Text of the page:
It’s October, and the semester is in full swing. I’m teaching, taking two classes, prepping for prelims, writing a paper, and giving my first talk at GSA in less than a week(!). Suffice to say, I’ve been incredibly busy. With so much on my plate, I’ve had to get a lot better at time management over the last six weeks (has it really only been six weeks?). At the start of the semester, I would look at the huge whiteboard looming above my desk, covered in scribbled to-do lists: lab tasks. writing tasks. teaching tasks. more writing tasks. It was totally overwhelming, and I found myself ending each 10+ hour workday feeling frazzled and unsatisfied with my work. Obviously, I couldn’t keep that up for four months.
Instead of staring at a seemingly insurmountable task – “Write the India paper!” “Write the NSF grant!” – and freezing up, or procrastinating in a seriously impressive way, I began to break these huge goals down into reasonable goals, then into truly bite-sized bits. Then, every day, instead of seeing WRITE A PAPER on my to-do list, I’d see things like “Research specific topic X” or “Find more papers for supporting idea Y.” These made my goals and deadlines seem a lot more manageable as well as approachable. Seems obvious, but it took me a year to figure out.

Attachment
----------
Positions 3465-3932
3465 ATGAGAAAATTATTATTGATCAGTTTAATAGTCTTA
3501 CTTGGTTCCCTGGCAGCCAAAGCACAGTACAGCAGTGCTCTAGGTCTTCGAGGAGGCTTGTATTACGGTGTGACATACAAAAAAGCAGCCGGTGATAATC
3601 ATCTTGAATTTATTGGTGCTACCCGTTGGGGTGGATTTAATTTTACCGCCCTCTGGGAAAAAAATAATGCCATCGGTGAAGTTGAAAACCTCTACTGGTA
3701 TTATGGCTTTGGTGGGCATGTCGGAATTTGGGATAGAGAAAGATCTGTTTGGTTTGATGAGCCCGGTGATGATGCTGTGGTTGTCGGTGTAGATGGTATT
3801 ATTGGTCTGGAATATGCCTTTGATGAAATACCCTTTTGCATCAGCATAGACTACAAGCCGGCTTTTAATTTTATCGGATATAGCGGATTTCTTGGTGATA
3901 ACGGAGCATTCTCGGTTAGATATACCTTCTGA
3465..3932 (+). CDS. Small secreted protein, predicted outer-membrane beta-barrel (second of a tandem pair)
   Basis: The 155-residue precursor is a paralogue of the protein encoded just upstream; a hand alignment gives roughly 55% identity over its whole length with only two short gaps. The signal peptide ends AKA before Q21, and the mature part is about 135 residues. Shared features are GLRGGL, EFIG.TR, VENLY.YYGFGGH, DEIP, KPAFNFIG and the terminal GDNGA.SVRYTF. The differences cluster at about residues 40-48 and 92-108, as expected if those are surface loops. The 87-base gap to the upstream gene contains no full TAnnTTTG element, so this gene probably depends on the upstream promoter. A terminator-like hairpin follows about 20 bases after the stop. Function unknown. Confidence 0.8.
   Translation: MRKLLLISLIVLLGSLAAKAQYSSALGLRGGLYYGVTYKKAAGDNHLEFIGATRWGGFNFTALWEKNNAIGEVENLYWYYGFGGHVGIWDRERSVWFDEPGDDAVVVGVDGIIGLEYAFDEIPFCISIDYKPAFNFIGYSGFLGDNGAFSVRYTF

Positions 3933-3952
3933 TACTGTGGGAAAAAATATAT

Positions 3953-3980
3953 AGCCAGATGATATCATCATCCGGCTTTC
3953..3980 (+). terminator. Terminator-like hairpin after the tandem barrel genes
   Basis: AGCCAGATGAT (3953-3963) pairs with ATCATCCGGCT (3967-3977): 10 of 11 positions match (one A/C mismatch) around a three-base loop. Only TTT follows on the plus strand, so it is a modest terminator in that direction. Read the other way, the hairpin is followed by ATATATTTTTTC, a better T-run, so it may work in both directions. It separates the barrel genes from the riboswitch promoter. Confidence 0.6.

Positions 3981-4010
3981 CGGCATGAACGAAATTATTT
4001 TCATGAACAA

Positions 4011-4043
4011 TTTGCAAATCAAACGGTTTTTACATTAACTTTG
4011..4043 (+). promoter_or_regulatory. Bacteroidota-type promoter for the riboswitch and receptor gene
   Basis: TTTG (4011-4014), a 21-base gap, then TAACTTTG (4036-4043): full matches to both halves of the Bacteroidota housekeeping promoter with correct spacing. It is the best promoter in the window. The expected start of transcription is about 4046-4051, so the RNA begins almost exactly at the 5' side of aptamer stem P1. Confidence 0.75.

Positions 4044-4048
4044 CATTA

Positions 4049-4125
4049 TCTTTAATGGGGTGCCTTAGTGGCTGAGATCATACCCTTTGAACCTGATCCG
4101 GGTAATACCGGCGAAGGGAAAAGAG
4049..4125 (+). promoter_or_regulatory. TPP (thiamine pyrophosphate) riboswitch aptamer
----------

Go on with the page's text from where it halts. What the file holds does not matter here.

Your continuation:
The other key thing I changed, I think, was being realistic about what I should expect to do in a day. Teaching and taking classes really helped with this, actually, because I couldn’t allocate all day to writing or working on figures. Rather than putting eight items on an impossible to-do list, now I put more like two or three very reasonable goals. “Finish grading last week’s homework.” “Work on editing Figure 2 for the paper.” “Don’t eat all the chocolate at your desk.” (Okay, that last one is impossible, and we all know it.)
Honestly, even with these mini-goals, I still sometime work ten or eleven hours and feel like I didn’t get anything done. Part of that is because I have other, non-research time commitments, and part of it is because I’m human and my brain fizzles out after x hours of staring at a figure of precipitation over time and trying to figure out HOW TO MAKE THE GRADIENT LOOK GOOD IN ILLUSTRATOR. Some days are just better than others; the key is, as far as I can tell, hanging on for the ride.
There are two months left in this semester. Three months until my prelims paper is due; five until my oral exam. Six days until my first conference presentation. Four days until I leave for said conference. Twenty minutes until I head home for the day. Bite-sized bits of time culminating into my second year.